Paramedic’s Corner: The Captain of the Men of Death: A Story of the 1918 Influenza Pandemic, Part II
By: Ambulance Director Gary Carmack
Posted: Wednesday, September 23, 2009 7:21 pm
Ambulance Director Gary Carmack
It was so fast ... the death. A person could be feeling good in the morning and by late that night, be dead. Before death came the chilling horror and unbearable pain. By recorded accounts there was blood everywhere, on linens, clothes, pouring out of people’s nostrils, ears, and eyes, while others coughed it up. The cough was constant and so violent that abdominal muscles and muscles along the rib cage were torn apart. The skin would turn dark blue, so dark that early on, many people thought it was the return of the bubonic plague (Black Death). From autopsy of the lungs, physicians recorded having only seen lungs in such condition from two other causes: weapons of war, seen following inhalation of poison gas, and a dreadfully virulent form of the bubonic plague called pneumonic plague, which kills approximately 90 percent of its victims. Only these two horrible things ripped the lungs apart in the way this influenza did.
There are several estimates today of the death toll, but the statistics cannot possibly convey the terror people felt. The first significant attempt to estimate the death toll was in 1927. Today’s media frequently quote the 1927 finding of “more than 20 million.” However, studies today show many more, at least 50 million and probably 100 million, died as a result of the outbreak. There were nearly 20 million deaths on the Indian subcontinent alone. About 650,000 died in the United States. Mexico lost nearly four percent of its population; Russia lost seven percent. Huge but unknown numbers died in China. In Alaska and Africa, terrible things happened ... entire villages were wiped out, heaps of bodies were found, and then in Alaska, the starving dogs would come. As one physician, Victor Vaughn, former president of the American Medical Association stated, “If the epidemic continues ... civilization could easily disappear ... from the face of the earth within a matter of a few more weeks.”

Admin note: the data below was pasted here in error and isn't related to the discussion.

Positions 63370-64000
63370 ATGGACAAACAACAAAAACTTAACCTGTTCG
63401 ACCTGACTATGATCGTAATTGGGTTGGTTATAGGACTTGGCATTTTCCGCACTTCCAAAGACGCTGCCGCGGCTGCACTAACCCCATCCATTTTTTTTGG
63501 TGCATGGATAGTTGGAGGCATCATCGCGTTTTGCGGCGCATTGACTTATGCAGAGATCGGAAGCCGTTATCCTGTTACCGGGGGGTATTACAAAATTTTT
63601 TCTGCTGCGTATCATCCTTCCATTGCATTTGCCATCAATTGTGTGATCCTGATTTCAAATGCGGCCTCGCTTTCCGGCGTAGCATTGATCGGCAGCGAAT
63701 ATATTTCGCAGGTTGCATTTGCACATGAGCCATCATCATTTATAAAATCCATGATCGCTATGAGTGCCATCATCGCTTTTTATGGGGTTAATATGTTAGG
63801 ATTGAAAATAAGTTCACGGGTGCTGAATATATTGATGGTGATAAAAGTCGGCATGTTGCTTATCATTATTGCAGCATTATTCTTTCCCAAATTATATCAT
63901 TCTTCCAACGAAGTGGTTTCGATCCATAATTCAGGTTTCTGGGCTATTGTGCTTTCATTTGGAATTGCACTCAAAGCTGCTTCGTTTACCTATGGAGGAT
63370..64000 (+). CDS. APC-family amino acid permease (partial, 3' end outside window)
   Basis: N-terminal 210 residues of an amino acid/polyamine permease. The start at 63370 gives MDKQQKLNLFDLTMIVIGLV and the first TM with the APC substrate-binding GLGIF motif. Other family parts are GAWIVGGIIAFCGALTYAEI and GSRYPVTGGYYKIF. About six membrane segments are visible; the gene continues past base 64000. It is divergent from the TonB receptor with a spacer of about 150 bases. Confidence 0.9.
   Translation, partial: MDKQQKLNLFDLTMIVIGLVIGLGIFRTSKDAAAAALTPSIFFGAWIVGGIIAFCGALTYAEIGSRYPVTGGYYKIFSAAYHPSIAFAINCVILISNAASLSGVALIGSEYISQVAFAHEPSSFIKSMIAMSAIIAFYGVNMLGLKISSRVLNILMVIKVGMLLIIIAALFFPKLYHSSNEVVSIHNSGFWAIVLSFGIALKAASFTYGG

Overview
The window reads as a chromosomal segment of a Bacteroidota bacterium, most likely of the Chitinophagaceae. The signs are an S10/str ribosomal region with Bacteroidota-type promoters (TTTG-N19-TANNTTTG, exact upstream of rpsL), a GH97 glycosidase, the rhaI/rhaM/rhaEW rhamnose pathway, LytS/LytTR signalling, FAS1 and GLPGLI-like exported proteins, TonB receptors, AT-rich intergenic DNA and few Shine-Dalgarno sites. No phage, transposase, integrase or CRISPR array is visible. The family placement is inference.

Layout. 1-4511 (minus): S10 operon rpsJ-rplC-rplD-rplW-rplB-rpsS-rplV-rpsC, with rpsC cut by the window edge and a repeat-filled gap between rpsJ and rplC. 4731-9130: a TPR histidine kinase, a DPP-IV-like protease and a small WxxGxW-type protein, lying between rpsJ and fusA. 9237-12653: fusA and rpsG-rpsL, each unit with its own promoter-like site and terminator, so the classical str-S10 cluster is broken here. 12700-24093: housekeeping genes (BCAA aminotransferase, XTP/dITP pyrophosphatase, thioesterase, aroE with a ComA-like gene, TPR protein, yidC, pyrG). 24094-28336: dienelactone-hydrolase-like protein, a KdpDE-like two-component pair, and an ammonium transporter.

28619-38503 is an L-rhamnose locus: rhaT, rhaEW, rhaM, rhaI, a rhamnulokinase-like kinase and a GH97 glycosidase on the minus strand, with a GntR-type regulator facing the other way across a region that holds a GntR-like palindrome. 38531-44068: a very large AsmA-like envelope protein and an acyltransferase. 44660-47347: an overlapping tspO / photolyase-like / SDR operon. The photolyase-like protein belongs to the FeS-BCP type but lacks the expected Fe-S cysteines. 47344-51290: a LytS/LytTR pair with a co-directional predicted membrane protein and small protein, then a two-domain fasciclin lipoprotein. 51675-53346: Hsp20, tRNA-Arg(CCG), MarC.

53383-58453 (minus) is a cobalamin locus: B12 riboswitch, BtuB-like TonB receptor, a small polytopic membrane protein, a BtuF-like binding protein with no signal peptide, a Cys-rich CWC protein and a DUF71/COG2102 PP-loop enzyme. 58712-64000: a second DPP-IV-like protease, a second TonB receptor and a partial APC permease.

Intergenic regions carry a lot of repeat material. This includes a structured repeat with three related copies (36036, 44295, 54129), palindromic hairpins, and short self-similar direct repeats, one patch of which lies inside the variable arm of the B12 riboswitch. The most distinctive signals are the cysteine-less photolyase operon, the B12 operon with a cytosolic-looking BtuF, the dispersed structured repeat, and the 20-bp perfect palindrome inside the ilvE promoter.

In early September of 1918, a military installation 35 miles northwest of Boston called Camp Devens had been built for 36,000 men preparing for World War I but was overcrowded with about 50,000. A large number of soldiers were being treated for pneumonia. On Sept. 7, a soldier from D Company of the 42nd Infantry was sent to the hospital. His aches were so bad that he screamed when touched. He was first treated for meningitis. The next day, a dozen more soldiers from his company got sick. A few more days went by and then in a single day, 1,543 Camp Devens soldiers reported ill. Soon, bodies were piling up, averaging a hundred deaths per day. There were not enough coffins, and besides, no one was well enough to dig the graves.
In the next part, we'll discuss the virus. Where does it come from and could it happen again?